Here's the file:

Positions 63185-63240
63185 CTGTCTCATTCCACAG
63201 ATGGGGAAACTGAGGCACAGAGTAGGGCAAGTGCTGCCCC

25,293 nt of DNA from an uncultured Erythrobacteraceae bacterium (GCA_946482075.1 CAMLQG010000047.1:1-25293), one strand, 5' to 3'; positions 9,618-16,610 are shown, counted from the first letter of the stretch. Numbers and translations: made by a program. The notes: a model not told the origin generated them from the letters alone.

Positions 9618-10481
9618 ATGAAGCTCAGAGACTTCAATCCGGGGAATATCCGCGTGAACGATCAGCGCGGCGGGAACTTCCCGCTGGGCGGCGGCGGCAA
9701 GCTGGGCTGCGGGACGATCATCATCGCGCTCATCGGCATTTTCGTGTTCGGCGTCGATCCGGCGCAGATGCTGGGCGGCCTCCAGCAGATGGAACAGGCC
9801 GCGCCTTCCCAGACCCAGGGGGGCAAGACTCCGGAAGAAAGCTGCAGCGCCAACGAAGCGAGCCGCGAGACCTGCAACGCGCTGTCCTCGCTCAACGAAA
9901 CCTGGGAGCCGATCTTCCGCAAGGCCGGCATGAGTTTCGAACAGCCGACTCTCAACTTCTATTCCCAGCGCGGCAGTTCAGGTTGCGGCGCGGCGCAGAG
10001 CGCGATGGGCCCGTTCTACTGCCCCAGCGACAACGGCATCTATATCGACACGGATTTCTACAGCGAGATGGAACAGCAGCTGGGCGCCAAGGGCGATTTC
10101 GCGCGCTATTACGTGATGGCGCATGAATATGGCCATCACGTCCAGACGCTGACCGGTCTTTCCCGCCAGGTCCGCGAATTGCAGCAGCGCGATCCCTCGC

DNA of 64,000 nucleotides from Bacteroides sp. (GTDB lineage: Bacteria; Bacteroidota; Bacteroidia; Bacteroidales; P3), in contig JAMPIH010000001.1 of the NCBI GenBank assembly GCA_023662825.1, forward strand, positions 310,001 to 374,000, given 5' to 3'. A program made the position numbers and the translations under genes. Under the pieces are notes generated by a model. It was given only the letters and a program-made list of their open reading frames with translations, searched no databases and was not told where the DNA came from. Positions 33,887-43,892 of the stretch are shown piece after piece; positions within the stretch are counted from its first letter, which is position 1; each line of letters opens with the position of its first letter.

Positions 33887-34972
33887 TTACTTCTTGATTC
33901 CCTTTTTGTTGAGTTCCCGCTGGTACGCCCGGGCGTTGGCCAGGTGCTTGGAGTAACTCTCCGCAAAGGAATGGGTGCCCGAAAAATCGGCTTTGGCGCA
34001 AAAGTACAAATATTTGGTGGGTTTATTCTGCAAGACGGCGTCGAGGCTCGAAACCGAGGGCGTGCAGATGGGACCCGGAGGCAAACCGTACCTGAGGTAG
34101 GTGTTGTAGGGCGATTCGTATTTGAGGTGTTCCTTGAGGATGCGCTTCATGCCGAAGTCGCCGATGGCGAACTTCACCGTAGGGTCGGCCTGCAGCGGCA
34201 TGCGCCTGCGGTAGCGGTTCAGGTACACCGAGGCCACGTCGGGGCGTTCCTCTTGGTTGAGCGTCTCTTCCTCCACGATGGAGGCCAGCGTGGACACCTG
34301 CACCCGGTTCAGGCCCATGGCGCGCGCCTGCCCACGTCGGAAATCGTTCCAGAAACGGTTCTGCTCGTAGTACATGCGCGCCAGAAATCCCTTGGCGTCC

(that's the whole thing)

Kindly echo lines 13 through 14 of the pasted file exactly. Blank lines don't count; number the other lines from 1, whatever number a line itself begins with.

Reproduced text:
Positions 33887-34972
33887 TTACTTCTTGATTC